Plus the author and group doing the polling are not fully id'd.

Again in the UK, a report in The Guardian on the RAF use of drones, which is unusual. Apparently based on FOI requests: http://www.guardian.co.uk/uk/2010/fe...es-afghanistan and the:
Quote:
The MoD says there have been no reports of RAF drones killing civilians.
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Old 02-09-2010   #35
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The biggest advantage of a drone is endurance. As everyone know they can stay up a long time. They have a lot of disadvantages too.

They tend to crash a lot. The article David provided stated that 1 of 6 British Reapers in operation since 2008 has crashed. That is about par from what I read.

They are not as cheap as people like to think. A Reaper is 10 million and up and a Predator variant is 4.5 and up. That is a lot of money, especially when they crash a lot.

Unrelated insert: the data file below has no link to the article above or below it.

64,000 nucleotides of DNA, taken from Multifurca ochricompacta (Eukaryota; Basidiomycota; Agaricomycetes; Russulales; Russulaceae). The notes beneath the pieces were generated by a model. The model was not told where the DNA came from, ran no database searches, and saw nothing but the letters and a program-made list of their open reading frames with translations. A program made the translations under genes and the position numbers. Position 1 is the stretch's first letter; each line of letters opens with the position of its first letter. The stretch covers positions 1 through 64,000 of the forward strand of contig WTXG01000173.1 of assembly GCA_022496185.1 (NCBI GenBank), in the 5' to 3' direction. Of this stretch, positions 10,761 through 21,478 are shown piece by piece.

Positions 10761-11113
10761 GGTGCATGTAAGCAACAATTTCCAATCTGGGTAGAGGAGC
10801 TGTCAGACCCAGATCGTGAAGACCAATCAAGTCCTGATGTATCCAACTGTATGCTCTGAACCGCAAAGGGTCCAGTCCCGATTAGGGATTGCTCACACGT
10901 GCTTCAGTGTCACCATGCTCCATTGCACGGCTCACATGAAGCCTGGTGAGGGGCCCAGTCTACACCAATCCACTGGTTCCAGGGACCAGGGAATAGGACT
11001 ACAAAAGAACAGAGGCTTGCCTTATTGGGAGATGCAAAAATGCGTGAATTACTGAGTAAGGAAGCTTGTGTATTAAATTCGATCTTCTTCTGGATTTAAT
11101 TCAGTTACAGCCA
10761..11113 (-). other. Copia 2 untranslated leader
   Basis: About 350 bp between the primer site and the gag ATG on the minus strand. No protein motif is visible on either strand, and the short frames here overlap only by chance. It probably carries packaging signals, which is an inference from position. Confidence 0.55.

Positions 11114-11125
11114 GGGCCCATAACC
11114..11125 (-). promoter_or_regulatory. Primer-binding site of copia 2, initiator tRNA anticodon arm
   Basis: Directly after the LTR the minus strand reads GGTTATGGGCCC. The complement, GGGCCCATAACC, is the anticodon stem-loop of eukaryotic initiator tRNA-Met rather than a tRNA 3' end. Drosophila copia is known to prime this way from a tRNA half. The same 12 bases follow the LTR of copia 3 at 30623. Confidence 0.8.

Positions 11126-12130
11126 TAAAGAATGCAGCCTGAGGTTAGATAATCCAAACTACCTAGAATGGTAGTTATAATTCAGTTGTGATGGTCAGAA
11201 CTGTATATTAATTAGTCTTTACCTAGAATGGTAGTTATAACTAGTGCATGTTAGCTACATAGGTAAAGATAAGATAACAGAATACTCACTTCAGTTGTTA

They may do what they are told but sometimes they don't. This is one reason manned aircraft don't like to fly too close to them. That makes a difference when there are a lot of aircraft over a target.

They are slow, very very slow, a least the Predators are. If they are working an area and something critical happens 60-80 miles away, it will take them a long time to get there. If there is a strong headwind, forget it. The Reaper is a lot faster but it is a lot more expensive and they crash a lot.

They may not take up ramp space like a P-3 but the Predator isn't that small and the Reaper is a big airplane. You can't just put them in a corner. They will require ramp space, taxiways and a smooth runway like most planes.

In order to get that endurance, you have to have a pretty lightly loaded wing. This, I think, will give you problems in heavy weather. An F-104 rode out the bumps better than a Cessna 150. The same probably applies to the drones.

I don't know what their crosswind restrictions are but I would be surprised if they matched those of most manned aircraft.